Secretary Cardona Lays Out Vision to Support and Elevate the Teaching Profession
Today, U.S Secretary of Education Miguel Cardona will lay out his vision for how the nation can support teachers across the country and elevate the teaching profession. During an address and fireside chat at the Bank Street College of Education in New York, Secretary Cardona will discuss how the Department, states and districts, and higher education institutions can recruit, prepare, and retain great teachers and, in turn, improve our education system across the country. He also will highlight the work the Department has done to support teachers since the beginning of the Biden-Harris Administration and share his own experience and perspective as a former teacher, principal, and school administrator. In addition to Secretary Cardona’s visit, the Department is releasing a fact sheet on how American Rescue Plan (ARP) fund investments in our nation’s educators can be sustained for the long-term using other existing sources of federal funds.
“A great teacher in every classroom is one of the most important resources we can give our children to recover from this pandemic and thrive,” said Secretary Cardona. “Yet, even before the pandemic, many states and communities experienced shortages in qualified teachers, including in critical areas such as special education, bilingual education, career and technical education, and science, technology, engineering, and math education. The pandemic has only served to make these shortages worse—falling hardest on students in underserved communities. It’s not only our responsibility but our commitment at the Department of Education to encourage, invest in, and lift up teachers across America. The future of our country and our children’s futures depend on it.”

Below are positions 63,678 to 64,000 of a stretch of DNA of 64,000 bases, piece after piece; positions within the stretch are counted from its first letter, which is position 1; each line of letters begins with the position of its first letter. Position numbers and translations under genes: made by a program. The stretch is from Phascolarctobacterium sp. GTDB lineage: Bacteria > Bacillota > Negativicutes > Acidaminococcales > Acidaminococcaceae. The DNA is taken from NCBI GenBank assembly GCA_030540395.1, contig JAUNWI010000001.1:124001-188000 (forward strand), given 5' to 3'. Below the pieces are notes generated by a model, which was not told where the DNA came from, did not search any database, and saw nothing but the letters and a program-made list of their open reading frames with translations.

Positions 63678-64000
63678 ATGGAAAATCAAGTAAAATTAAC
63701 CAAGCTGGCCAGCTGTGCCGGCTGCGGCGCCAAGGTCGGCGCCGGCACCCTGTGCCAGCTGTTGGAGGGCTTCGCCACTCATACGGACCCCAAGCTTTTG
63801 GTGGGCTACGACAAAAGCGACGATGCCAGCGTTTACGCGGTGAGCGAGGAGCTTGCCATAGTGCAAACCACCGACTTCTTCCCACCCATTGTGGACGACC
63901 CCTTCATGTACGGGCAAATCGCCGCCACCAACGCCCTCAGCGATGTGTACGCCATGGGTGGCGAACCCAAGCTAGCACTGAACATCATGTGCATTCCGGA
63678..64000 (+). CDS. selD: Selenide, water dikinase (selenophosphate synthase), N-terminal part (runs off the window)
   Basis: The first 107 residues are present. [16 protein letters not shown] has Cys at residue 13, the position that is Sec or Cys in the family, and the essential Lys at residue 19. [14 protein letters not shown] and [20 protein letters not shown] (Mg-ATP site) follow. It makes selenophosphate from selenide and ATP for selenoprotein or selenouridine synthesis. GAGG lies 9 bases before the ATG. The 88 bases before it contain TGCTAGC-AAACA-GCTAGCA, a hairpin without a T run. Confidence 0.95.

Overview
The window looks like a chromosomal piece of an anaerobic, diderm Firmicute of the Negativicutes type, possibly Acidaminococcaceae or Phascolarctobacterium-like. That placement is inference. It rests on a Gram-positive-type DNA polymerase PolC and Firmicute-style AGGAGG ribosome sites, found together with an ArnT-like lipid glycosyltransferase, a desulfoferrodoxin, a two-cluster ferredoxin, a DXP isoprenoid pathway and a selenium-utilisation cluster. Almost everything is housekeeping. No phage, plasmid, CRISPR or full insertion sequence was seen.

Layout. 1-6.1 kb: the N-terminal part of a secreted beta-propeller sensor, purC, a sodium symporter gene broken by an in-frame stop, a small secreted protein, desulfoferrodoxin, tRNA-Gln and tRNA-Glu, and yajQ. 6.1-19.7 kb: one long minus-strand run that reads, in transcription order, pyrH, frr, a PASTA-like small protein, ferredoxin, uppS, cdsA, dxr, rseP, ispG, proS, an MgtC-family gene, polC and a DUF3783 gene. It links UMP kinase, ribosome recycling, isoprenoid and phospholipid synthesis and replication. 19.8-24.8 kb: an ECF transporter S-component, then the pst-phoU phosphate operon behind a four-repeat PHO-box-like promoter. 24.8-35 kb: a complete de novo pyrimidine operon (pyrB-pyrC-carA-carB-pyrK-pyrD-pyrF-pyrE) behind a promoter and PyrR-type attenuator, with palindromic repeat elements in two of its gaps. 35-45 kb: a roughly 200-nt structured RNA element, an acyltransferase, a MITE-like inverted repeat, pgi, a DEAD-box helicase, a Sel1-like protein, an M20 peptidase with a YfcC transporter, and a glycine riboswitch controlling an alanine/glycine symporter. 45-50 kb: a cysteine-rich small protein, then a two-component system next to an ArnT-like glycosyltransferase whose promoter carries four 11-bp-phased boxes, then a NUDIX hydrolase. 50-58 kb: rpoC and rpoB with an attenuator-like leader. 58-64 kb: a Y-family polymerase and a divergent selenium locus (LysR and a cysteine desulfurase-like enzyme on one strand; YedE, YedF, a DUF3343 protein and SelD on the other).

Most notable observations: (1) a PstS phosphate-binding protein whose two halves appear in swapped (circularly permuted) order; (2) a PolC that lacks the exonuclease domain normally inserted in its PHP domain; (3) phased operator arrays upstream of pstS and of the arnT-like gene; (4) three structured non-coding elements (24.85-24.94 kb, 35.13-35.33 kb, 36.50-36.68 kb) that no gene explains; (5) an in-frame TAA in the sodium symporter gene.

Secretary Cardona’s vision will focus on three areas:
- Recruiting diverse, high-qualified teachers into the profession and investing in high-quality teacher pipeline programs;
- Supporting educators’ professional development to ensure our nation’s students are receiving high-quality education to meet the demands of today’s economy;
- Investing in strategies to retain high-quality educators and keep them in the profession long-term.
The fact that in many states teachers do not earn a livable and competitive wage is a significant contributor to a weak pipeline and high attrition. In many states, teachers earn less than other professionals with similar qualifications. On average, teachers make about 20 percent less than other college-educated workers and make even less than that average in 25 states. In 38 states, the average teacher salary is so low that mid-career teachers who are the head of household for a family of four qualify for two or more government benefits based on income. President Biden and Secretary Cardona have called on states and districts to increase teacher salaries to help address teacher recruitment and retention. But in addition to increasing teacher salaries, our nation’s students are depending on federal, state, and local leaders to take bold actions to make sure they have access to diverse and talented educators who join, grow, and stay in the profession.